Tom clears the air about the Pluton Security Processor, Microsoft’s successor of the Trusted Platform Module.
Featuring Tom Merritt.
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I heard there’s a new security chip called Pluton
I just got a TPM now I need to get a Pluton?
But I’m told I CAN’T get a Pluton because it’s already in the CPU.
Let’s help you Know a little more about Microsoft’s Pluton Security Processor
We have an episode of Know A Little More about the Trusted Platform Module or TPM which is a kind of a hardware vault for passwords and encryption keys. It is a chip that is designed to store information for authentication and attestation. Apple has a similar module called the T2 in its M-series chips. The TPM was in the news when Windows 11 launched because Windows 11 required a TPM.
But the TPM has a successor.
Microsoft’s Pluton Security Processor was developed in cooperation with AMD, Intel and Qualcomm. Pluton is based on how Microsoft protects the Xbox consoles. Microsoft is working with all the major chipmakers, Intel, AMD, Qualcomm, etc. to combine Pluton into CPUs.
Microsoft developed an integrated security chip in partnership with AMD for its Xbox CPU back in 2013. Back then they did it for DRM, to stop you from cracking Xbox games and it has proved pretty resilient. They then developed it for Azure Sphere devices. (Azure Sphere is Microsoft’s IoT security system that includes a system on a chip with Azure Sphere OS and cloud monitoring) Microsoft announced Pluton for PCs in November 2020. (side note, Microsoft says it won’t use Pluton for DRM but there’s nothing stopping others from it since it is a security chip after all)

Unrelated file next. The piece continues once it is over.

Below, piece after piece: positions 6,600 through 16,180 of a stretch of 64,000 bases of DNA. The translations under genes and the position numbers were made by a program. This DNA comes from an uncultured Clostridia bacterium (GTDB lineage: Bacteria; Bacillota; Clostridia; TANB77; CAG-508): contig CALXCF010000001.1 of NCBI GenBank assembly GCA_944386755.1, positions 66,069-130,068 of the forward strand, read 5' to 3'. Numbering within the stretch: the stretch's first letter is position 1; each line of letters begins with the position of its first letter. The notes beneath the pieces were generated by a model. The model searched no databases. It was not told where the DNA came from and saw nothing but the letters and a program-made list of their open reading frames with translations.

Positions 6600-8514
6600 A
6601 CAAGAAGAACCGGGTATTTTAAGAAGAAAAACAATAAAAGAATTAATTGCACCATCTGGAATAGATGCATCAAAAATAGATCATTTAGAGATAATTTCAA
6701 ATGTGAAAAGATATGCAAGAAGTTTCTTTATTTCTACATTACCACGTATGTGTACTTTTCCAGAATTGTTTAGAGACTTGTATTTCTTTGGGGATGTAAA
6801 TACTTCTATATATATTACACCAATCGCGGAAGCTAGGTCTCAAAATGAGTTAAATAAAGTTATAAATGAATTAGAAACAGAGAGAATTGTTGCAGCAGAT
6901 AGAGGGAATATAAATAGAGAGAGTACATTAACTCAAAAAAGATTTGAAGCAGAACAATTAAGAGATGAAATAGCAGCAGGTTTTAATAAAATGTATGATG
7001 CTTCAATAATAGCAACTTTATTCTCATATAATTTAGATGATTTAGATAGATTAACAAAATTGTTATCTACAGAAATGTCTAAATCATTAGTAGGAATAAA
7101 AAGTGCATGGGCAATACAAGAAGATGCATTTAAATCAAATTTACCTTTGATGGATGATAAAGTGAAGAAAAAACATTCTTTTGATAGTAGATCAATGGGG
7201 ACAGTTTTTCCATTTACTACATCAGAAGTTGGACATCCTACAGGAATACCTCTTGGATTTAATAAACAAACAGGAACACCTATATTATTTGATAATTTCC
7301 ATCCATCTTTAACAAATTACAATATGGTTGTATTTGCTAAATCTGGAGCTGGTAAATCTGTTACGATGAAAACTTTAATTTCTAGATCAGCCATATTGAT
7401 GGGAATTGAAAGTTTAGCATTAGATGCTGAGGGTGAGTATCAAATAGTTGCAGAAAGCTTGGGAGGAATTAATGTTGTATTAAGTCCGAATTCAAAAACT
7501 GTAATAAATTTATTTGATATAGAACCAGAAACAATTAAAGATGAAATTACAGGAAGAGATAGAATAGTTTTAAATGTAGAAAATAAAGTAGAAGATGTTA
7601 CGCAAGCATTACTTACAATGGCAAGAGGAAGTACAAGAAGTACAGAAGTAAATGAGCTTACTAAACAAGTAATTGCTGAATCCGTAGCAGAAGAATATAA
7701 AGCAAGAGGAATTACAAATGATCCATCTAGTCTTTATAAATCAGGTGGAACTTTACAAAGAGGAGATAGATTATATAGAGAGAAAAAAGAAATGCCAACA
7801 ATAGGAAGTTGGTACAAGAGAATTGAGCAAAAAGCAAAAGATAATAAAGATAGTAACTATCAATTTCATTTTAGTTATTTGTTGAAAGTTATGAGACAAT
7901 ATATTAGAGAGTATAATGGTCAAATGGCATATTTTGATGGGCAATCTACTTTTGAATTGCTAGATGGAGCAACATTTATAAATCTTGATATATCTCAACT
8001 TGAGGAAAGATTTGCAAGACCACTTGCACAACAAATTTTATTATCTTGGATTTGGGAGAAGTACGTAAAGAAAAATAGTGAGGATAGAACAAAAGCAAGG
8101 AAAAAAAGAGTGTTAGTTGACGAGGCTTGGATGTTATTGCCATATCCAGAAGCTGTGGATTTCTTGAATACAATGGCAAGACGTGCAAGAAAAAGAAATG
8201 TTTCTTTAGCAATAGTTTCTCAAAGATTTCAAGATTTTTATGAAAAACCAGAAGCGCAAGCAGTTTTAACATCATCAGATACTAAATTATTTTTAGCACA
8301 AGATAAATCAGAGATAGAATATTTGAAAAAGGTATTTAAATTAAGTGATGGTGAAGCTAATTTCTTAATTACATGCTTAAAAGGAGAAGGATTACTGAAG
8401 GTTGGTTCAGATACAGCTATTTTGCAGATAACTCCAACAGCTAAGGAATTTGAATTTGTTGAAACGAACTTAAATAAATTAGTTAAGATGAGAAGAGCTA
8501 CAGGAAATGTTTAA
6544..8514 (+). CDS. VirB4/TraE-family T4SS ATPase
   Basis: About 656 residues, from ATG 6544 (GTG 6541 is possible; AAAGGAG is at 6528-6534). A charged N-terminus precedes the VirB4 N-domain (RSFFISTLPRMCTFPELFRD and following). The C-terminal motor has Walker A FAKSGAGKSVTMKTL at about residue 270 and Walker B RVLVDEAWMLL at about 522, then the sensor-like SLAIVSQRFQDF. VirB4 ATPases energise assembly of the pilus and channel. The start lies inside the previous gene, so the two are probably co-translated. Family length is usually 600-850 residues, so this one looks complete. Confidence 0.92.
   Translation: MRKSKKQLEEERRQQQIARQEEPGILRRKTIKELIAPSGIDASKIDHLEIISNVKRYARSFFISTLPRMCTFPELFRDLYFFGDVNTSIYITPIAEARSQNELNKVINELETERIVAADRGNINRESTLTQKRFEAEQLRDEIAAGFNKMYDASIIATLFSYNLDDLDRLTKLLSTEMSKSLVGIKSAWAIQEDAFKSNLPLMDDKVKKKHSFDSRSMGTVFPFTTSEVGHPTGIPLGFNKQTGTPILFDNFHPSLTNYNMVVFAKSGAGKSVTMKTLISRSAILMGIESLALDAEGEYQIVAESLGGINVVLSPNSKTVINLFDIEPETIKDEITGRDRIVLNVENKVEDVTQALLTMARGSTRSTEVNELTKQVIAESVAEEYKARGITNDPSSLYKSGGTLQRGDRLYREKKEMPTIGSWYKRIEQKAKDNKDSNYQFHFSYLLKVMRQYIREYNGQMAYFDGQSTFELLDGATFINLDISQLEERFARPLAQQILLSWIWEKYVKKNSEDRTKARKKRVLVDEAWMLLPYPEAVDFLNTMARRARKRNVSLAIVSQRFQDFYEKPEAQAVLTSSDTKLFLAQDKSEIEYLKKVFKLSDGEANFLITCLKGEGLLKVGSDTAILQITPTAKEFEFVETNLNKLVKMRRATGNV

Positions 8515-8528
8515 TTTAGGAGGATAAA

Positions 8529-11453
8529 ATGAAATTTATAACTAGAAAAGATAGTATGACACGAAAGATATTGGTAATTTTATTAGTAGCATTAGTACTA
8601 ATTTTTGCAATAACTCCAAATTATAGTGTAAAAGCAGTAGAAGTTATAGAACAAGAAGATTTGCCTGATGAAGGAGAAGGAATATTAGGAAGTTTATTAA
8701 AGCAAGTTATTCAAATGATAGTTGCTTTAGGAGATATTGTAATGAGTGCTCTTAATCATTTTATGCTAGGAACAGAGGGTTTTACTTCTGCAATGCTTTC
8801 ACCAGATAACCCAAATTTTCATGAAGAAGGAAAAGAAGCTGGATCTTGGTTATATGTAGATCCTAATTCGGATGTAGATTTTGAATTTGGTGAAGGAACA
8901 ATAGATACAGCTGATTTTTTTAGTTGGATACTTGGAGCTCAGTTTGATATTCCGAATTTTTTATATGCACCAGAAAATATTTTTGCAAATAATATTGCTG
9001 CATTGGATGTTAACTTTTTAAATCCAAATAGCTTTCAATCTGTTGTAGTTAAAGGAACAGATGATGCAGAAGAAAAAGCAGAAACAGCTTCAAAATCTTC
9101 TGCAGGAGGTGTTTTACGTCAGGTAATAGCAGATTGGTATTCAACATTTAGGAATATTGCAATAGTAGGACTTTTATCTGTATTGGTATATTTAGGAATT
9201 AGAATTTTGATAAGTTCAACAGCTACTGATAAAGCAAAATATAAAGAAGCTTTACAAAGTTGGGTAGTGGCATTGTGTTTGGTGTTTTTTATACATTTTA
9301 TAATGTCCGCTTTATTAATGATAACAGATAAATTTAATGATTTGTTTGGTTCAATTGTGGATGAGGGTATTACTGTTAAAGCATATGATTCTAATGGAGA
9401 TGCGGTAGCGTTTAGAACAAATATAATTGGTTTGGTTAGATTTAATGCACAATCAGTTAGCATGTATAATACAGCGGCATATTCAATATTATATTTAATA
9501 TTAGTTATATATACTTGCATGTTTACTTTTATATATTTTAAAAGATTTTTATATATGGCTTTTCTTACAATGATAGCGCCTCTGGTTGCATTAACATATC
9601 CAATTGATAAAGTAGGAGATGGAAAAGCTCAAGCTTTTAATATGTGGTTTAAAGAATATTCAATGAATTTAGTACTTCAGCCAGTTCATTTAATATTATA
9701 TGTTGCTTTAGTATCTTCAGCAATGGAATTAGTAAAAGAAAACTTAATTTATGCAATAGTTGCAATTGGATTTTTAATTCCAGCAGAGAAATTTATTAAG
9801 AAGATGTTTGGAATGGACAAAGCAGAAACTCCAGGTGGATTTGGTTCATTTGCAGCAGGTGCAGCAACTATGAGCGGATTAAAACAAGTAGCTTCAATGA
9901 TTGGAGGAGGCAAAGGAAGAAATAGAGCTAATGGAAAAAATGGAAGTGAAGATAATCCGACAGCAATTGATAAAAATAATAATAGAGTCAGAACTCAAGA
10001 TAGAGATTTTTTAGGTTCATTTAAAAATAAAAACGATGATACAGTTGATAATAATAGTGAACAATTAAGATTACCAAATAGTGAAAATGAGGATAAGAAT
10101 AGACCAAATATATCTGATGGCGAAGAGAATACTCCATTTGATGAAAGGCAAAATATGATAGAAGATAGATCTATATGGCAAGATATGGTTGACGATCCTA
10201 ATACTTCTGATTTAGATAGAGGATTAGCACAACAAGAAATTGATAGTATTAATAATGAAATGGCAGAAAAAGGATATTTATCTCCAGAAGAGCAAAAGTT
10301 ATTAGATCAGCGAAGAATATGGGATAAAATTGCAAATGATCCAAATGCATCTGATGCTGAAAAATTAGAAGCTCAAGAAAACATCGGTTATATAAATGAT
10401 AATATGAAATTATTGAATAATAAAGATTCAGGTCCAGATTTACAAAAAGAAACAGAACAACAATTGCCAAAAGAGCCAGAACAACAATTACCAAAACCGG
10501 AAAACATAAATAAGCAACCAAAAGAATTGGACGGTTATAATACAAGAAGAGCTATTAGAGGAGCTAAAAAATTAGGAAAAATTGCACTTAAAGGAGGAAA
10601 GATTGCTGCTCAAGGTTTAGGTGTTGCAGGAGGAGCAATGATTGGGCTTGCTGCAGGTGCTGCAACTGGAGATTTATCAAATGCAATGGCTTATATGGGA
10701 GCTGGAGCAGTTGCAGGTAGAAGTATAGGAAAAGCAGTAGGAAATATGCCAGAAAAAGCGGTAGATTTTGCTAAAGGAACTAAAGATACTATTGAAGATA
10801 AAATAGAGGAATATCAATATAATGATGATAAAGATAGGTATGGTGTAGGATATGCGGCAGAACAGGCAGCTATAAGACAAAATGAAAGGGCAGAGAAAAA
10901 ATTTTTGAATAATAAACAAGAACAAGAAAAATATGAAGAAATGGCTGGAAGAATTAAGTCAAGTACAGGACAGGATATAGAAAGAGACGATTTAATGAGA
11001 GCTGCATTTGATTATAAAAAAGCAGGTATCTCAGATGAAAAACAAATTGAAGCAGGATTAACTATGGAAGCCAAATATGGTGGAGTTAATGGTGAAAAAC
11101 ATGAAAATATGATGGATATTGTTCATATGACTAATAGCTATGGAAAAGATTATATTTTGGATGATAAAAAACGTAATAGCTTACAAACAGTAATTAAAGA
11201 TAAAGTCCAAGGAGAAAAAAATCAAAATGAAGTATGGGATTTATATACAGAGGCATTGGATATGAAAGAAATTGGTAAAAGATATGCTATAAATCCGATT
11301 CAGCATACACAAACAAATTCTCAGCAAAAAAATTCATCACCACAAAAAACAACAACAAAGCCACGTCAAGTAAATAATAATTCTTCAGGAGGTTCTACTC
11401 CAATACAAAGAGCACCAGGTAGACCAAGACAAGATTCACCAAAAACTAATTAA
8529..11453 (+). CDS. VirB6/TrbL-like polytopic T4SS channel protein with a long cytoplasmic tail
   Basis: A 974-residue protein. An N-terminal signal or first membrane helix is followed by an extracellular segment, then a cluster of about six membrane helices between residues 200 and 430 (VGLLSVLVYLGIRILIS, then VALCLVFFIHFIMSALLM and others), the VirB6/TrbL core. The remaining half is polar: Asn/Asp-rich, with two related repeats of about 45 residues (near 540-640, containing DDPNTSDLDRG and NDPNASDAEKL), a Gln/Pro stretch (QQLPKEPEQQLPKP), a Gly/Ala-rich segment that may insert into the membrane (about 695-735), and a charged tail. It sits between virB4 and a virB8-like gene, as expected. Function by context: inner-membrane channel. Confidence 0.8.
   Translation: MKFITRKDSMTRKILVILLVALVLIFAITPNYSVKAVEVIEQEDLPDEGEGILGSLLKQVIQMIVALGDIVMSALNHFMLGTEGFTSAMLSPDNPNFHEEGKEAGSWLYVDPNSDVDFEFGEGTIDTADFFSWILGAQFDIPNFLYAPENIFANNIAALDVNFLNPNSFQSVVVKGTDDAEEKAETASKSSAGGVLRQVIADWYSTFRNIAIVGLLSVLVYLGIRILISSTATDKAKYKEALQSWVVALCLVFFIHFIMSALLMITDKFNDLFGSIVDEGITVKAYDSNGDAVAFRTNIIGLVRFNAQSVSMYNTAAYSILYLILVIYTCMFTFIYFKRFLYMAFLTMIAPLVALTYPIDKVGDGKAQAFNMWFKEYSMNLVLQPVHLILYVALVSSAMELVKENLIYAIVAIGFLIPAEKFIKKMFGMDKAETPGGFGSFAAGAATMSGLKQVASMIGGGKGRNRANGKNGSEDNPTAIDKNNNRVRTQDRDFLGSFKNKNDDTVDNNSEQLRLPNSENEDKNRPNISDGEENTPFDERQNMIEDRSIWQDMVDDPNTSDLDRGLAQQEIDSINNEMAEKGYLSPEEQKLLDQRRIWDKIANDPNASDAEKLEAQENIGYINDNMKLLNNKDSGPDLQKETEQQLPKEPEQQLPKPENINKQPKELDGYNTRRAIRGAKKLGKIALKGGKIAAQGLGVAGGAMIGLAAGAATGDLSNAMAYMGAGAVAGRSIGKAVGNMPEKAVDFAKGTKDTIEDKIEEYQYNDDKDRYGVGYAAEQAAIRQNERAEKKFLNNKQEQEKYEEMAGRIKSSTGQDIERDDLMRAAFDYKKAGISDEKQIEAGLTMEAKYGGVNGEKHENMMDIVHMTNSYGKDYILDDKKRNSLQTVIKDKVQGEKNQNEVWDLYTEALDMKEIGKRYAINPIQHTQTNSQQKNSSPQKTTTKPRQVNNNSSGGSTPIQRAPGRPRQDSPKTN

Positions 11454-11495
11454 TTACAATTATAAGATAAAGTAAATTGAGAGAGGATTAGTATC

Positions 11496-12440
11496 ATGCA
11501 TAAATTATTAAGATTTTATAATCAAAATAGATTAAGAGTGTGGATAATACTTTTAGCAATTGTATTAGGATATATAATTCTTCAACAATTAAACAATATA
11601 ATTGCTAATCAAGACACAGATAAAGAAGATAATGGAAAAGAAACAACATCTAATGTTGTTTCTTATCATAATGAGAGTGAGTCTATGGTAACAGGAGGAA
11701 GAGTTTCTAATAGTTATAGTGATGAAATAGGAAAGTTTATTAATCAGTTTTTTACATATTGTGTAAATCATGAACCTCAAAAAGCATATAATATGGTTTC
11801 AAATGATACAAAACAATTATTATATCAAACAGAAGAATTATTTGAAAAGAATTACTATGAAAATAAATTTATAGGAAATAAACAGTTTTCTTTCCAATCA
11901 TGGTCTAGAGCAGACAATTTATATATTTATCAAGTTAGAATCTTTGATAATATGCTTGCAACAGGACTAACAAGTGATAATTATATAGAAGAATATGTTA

Qualcomm first announced support for Pluton in the Snapdragon 8cx Gen 3 SoC and AMD announced support for it in the Ryzen 6000 series and Intel is working on it as well.
At CES 2022 Lenovo announced the first Thinkpads (Z13 and Z16) with Pluton, thanks to the Ryzen 6000 series. Asus Dell and HP also announced laptop models with Pluton chips in them at CES 2022.
Microsoft says that the Pluton chip can not only defend against current attack vectors, including physical access as well as side channel attacks like Spectre and Meltdown but also protect against future attacks.
We’ll refer you to the TPM episode for full details about how a security module can guard security keys in a Secure Enclave without ever releasing them but here’s one of the most important parts.
A TPM has a unique RSA Key burned into itself. That lets it create new keys with an almost impossible to detect private key and one that is pretty much as close to impossible to change as one could imagine.
Even the keys made using the burned-in keys can be kept inside the TPM and never leave. Requests for authorization are computed within the TPM meaning phishing can’t retrieve the key because it can’t be copied without the TPM.
However, Trusted Platform Modules are separated from CPUs and so physical attacks have focused on intercepting data as it flows between the two, usually in a bus interface.